Desert Tortoise

California State Reptile

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Desert Tortoise

Desert Tortoise (Gopherus agassizii) photo by Beth Jackson / National Park Service Image Library.

Desert Tortoise

California recognized the desert tortoise (Gopherus agassizii) as the official state reptile in 1972. Also called gopher tortoise, the desert tortoise lives in the deserts of southern California to southern Nevada, western Arizona, and northern Mexico. It spends about 95 percent of its life in burrows that allow escape from heat or cold.

Listed as threatened, the desert tortoise population has decreased by 90% since the 1980s due to vandalism, predation, disease, and collection for pets (now illegal). Habitat loss from mining, livestock grazing, off- road vehicles, and development are also major factors threatening this ancient animal.

Another problem is that females do not breed until they are 15 to 20 years old, and then may lay eggs only when adequate forage is available. Only 2- 3 percent of hatched tortoises live to adulthood. Natural predators of the desert tortoise include ravens, gila monsters, kit foxes, badgers, roadrunners, coyotes, and fire ants. They prey on eggs, juveniles (with a thin, delicate shell), and sometimes adults.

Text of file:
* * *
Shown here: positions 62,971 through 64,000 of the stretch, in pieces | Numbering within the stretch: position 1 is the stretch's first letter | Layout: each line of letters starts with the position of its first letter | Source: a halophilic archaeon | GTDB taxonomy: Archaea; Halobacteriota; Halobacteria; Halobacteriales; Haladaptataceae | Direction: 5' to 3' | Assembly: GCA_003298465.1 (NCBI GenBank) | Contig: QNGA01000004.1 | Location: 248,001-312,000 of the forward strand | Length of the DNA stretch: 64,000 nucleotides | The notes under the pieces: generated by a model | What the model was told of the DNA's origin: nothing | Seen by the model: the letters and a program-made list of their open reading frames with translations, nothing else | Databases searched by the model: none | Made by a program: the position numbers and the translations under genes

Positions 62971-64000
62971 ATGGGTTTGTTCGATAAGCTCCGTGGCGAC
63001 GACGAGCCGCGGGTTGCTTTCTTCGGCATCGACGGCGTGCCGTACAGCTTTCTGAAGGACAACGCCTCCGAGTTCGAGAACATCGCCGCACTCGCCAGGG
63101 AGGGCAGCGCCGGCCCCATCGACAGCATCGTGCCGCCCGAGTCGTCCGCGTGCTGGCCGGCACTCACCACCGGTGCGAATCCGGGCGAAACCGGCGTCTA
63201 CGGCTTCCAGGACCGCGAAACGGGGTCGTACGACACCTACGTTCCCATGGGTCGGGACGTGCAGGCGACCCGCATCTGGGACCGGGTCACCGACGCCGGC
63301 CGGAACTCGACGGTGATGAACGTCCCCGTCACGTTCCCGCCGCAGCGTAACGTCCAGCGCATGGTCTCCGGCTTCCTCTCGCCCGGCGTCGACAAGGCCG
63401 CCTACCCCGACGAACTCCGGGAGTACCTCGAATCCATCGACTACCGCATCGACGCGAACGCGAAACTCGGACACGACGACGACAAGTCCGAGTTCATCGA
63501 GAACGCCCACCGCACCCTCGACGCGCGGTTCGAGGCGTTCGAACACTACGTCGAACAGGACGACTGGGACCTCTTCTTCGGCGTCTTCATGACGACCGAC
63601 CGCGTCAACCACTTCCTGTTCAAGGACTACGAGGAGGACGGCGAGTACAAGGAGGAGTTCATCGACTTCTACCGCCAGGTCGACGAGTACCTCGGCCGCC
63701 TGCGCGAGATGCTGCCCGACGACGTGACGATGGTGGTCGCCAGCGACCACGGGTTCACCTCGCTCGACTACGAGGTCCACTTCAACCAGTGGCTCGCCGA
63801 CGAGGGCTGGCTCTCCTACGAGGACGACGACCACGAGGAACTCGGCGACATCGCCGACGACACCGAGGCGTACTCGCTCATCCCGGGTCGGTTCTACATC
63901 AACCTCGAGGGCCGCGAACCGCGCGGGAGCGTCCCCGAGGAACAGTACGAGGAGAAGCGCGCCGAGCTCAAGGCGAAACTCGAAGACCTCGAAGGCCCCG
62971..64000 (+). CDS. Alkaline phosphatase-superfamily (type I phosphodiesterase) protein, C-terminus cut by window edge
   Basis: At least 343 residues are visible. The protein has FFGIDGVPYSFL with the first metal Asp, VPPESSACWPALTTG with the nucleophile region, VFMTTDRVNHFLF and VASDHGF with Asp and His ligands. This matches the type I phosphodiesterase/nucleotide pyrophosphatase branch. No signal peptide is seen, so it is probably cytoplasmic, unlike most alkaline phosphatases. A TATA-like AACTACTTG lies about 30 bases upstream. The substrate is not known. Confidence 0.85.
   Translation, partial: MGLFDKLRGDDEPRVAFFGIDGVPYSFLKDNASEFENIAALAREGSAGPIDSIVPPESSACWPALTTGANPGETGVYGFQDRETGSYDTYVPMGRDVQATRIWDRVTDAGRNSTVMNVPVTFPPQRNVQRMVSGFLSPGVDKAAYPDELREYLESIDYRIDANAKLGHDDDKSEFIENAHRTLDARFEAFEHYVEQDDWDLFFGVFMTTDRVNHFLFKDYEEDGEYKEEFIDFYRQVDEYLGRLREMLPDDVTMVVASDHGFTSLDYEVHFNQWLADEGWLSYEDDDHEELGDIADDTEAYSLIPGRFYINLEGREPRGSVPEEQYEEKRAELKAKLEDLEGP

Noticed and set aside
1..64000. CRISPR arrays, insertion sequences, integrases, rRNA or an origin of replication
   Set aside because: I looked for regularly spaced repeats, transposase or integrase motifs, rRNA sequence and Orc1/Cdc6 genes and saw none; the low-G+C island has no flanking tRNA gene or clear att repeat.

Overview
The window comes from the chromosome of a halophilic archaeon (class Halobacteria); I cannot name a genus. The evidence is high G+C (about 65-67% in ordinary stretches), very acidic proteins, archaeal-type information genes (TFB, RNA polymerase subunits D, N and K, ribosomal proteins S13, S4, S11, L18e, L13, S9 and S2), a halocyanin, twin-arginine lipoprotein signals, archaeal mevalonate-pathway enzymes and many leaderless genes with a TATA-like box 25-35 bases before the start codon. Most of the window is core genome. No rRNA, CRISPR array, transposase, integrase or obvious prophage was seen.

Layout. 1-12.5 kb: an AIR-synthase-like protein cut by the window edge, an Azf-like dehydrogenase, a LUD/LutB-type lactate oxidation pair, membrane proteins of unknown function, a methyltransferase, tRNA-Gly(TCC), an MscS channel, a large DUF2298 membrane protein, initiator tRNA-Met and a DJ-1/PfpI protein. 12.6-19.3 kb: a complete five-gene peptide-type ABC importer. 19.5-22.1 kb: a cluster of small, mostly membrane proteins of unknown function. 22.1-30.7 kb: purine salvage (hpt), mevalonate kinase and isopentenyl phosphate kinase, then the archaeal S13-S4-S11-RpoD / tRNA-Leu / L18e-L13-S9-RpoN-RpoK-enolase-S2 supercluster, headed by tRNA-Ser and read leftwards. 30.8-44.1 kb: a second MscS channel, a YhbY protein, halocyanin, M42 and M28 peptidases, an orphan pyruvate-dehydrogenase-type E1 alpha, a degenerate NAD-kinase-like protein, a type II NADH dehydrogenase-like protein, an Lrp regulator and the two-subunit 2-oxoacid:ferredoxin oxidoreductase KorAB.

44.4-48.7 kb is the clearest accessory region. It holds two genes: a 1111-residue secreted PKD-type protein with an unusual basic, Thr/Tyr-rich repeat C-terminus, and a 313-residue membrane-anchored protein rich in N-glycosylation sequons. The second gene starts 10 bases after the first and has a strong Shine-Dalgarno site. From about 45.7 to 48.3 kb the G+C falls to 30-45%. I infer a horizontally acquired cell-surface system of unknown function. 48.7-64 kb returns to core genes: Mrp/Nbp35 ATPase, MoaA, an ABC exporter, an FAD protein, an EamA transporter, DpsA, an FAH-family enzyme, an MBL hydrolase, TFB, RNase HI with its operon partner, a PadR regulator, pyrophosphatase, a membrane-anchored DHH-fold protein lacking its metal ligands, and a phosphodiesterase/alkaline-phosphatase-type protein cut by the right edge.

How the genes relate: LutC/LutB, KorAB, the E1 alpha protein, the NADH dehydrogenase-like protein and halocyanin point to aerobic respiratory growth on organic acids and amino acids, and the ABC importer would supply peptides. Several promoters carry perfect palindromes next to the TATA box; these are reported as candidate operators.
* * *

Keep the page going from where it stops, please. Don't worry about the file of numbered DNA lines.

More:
Growing to a length of 15 inches (males are larger than females) with a high domed shell, the desert tortoise spends about 95 percent of its life in burrows that allow escape from heat or cold. The desert tortoise is an herbivore, with a diet of grasses, herbs, wildflowers, some shrubs, and new growth of cacti (as well as their fruit and flowers). Rocks and soil are also ingested, probably to enable more efficient digestion of plant material in the stomach (as with birds.

Much of the tortoise’s water intake comes from moisture in the grasses and wildflowers they consume in the spring. A large urinary bladder can store over forty percent of the tortoise's body weight in water, urea, uric acid and nitrogenous wastes. During periods of rainfall, they drink copiously from any pools they find. Adult tortoises can survive a year or more without access to water.

One defense mechanism the tortoise has when it is handled or molested is to empty its bladder. This can leave the tortoise in a very vulnerable condition in dry areas, and they should never be alarmed, handled or picked up in the wild (It is unlawful to touch, harm, harass or collect wild desert tortoises).

California

Images

Desert tortoise (Gopherus agassizii); NPS photo by Robb Hannawacker (courtesy of Joshua Tree National Park on Flickr; use permitted with attribution).

Desert tortoise

Videos

The Heat is On: Desert Tortoises & Survival (Part 1 of 4)